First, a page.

Book Review: Linux Kernel Development

A great way to wake up!

For the past few months this was my view as I sat down on my couch to enjoy a cup of coffee, some toast, and little bit of Linux. As I mentioned on a Google+ post it was “a balanced breakfast.”

A while ago I dove head first into Linux by installing the Gentoo Linux distribution and adding KDE on top of that. I have learned lots about what makes Linux Linux, but I needed to know more. I want to create devices that utilize the power of Linux and talk to the real world whether it be through GPIO, I2C, SPI, etc. I want to put the power of Linux in thermostats, sprinkler controllers, and other devices that are relatively dumb and disconnected from the world.

With a little searching I found Linux Kernel Development by Robert Love and I really enjoyed reading it. Robert starts off with some history and comparison of Linux with other operating system kernels to get everyone on the same page and then jumps right into how to get the source files and build them. He walks you through organization, structure, and architecture – all with direct code examples to exemplify his points.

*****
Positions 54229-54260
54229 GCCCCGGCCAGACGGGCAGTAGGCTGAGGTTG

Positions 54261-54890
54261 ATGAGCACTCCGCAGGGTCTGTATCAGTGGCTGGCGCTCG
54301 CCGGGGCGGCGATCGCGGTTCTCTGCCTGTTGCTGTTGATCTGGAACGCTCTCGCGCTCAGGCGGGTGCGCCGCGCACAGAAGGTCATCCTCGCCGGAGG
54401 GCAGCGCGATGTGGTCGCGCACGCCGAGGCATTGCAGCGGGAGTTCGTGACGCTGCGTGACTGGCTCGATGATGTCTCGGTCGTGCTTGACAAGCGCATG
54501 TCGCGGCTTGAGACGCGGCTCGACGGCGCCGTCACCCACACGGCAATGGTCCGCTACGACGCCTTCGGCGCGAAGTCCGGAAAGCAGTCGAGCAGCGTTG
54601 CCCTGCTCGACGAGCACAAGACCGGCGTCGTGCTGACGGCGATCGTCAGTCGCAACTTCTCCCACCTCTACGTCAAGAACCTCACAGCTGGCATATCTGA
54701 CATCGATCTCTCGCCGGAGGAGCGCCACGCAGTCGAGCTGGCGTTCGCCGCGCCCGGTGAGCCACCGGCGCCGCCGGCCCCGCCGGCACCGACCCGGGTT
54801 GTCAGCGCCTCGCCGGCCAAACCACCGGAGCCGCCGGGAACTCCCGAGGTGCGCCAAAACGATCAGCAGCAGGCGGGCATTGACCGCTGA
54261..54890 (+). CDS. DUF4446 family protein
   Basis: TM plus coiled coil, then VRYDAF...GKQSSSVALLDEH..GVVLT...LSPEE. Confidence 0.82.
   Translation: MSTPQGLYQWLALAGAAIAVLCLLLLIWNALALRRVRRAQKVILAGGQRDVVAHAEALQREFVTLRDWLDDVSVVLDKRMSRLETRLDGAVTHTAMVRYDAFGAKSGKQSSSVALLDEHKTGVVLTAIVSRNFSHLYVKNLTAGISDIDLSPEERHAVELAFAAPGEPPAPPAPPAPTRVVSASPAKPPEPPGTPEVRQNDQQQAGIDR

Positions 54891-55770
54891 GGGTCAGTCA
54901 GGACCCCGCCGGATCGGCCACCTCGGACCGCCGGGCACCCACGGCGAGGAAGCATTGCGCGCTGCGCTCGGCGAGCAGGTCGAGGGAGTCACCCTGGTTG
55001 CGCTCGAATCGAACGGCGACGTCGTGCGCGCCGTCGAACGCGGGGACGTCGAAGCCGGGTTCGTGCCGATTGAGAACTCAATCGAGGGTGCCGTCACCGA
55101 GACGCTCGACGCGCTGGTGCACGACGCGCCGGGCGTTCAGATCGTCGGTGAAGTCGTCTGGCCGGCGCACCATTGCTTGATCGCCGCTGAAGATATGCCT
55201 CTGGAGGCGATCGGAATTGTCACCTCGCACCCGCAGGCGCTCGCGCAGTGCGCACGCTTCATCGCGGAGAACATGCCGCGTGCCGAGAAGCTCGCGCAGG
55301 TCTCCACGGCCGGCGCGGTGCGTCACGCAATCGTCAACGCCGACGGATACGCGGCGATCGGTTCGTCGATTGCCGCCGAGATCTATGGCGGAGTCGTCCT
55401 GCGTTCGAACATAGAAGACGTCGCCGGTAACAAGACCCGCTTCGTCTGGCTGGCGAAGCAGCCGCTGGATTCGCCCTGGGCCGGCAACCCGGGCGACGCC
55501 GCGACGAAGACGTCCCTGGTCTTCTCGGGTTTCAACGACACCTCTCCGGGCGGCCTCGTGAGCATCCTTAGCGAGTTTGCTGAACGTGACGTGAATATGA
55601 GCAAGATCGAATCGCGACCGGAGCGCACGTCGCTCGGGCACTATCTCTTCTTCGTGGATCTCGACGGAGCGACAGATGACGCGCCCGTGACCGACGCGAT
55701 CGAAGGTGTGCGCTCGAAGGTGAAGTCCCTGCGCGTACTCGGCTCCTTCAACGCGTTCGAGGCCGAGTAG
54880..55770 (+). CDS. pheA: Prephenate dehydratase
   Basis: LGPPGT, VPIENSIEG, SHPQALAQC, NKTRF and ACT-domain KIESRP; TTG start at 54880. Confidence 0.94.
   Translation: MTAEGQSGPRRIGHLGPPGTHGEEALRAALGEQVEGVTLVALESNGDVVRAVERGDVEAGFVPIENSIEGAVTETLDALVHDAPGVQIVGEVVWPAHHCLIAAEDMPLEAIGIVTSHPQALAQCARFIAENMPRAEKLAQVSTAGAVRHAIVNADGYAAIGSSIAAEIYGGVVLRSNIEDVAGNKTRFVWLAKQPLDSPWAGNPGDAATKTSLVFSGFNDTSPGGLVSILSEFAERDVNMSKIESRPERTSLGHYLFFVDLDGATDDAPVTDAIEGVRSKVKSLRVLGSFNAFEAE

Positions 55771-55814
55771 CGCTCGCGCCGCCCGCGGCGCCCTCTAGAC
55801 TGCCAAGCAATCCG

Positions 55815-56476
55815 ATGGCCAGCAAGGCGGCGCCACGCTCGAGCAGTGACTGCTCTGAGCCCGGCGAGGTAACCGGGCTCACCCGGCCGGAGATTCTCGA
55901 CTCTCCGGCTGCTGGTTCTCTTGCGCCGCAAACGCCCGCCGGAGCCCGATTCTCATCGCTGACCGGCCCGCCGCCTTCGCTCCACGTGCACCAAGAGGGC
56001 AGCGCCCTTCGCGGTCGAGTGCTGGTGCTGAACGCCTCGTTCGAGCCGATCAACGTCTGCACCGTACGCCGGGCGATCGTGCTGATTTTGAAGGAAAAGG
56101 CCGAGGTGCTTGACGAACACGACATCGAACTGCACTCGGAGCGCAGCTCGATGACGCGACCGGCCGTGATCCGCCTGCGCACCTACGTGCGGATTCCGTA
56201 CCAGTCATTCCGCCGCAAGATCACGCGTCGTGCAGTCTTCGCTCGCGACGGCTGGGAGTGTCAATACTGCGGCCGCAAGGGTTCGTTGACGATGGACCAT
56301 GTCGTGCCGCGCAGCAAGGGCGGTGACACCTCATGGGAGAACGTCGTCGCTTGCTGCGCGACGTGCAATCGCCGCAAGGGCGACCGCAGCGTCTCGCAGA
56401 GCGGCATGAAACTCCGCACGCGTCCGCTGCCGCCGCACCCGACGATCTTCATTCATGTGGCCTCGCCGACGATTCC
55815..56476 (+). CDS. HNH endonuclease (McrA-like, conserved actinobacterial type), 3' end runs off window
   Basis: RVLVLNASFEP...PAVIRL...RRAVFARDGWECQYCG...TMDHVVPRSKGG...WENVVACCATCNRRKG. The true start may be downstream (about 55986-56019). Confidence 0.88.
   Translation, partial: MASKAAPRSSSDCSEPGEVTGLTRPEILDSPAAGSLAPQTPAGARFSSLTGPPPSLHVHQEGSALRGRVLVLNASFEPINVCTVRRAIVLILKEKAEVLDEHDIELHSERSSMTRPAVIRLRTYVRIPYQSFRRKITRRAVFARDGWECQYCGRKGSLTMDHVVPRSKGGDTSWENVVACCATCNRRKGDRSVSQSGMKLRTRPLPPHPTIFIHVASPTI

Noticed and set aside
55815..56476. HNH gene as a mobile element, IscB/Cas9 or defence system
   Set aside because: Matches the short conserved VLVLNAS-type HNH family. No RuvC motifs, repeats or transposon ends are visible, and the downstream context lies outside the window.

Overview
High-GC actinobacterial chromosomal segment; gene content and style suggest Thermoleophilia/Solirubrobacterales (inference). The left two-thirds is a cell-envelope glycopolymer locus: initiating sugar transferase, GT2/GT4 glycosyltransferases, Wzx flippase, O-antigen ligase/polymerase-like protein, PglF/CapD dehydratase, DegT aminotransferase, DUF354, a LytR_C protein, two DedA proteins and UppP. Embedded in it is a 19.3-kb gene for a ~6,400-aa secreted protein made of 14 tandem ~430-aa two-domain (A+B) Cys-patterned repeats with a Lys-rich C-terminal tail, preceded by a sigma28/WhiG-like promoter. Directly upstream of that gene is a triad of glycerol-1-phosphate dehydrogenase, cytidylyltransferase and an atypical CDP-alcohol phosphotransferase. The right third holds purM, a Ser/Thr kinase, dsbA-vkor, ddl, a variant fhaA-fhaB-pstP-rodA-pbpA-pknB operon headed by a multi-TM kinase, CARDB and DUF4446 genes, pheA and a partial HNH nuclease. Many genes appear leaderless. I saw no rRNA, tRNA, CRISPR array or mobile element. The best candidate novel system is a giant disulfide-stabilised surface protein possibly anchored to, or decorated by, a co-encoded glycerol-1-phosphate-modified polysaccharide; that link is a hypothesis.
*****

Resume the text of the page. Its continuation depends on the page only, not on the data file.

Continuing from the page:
To someone who is new to the Linux kernel, driver development, and/or operating systems in general, this book is a great source of information. Robert does a great job of explaining the “hows” as well as providing many of the “whys.”

Check out Linux Kernel Development: A thorough guide to the design and implementation of the Linux kernel (3rd Edition)
by Robert Love

Posted in Book Reviews.